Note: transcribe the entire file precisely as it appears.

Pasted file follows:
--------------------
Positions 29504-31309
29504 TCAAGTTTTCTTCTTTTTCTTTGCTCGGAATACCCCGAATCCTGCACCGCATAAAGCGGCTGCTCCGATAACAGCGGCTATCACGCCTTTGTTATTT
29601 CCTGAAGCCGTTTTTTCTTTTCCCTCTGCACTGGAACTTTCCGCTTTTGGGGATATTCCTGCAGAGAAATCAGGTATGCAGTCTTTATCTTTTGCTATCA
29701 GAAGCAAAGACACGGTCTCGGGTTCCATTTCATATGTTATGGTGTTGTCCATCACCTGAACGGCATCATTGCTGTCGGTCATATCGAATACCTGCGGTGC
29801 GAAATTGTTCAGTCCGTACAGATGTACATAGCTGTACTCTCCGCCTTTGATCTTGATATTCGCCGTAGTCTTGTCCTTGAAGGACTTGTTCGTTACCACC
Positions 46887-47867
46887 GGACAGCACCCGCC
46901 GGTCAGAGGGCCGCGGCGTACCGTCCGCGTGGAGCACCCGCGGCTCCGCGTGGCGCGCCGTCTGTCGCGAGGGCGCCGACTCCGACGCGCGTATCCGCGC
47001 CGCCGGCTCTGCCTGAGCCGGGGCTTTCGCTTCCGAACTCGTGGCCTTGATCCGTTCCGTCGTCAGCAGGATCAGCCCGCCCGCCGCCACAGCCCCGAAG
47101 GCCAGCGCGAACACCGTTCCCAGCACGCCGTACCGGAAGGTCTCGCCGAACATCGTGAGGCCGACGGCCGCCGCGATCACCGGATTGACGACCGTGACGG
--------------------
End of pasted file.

Positions 29504-31309
29504 TCAAGTTTTCTTCTTTTTCTTTGCTCGGAATACCCCGAATCCTGCACCGCATAAAGCGGCTGCTCCGATAACAGCGGCTATCACGCCTTTGTTATTT
29601 CCTGAAGCCGTTTTTTCTTTTCCCTCTGCACTGGAACTTTCCGCTTTTGGGGATATTCCTGCAGAGAAATCAGGTATGCAGTCTTTATCTTTTGCTATCA
29701 GAAGCAAAGACACGGTCTCGGGTTCCATTTCATATGTTATGGTGTTGTCCATCACCTGAACGGCATCATTGCTGTCGGTCATATCGAATACCTGCGGTGC
29801 GAAATTGTTCAGTCCGTACAGATGTACATAGCTGTACTCTCCGCCTTTGATCTTGATATTCGCCGTAGTCTTGTCCTTGAAGGACTTGTTCGTTACCACC
Positions 46887-47867
46887 GGACAGCACCCGCC
46901 GGTCAGAGGGCCGCGGCGTACCGTCCGCGTGGAGCACCCGCGGCTCCGCGTGGCGCGCCGTCTGTCGCGAGGGCGCCGACTCCGACGCGCGTATCCGCGC
47001 CGCCGGCTCTGCCTGAGCCGGGGCTTTCGCTTCCGAACTCGTGGCCTTGATCCGTTCCGTCGTCAGCAGGATCAGCCCGCCCGCCGCCACAGCCCCGAAG
47101 GCCAGCGCGAACACCGTTCCCAGCACGCCGTACCGGAAGGTCTCGCCGAACATCGTGAGGCCGACGGCCGCCGCGATCACCGGATTGACGACCGTGACGG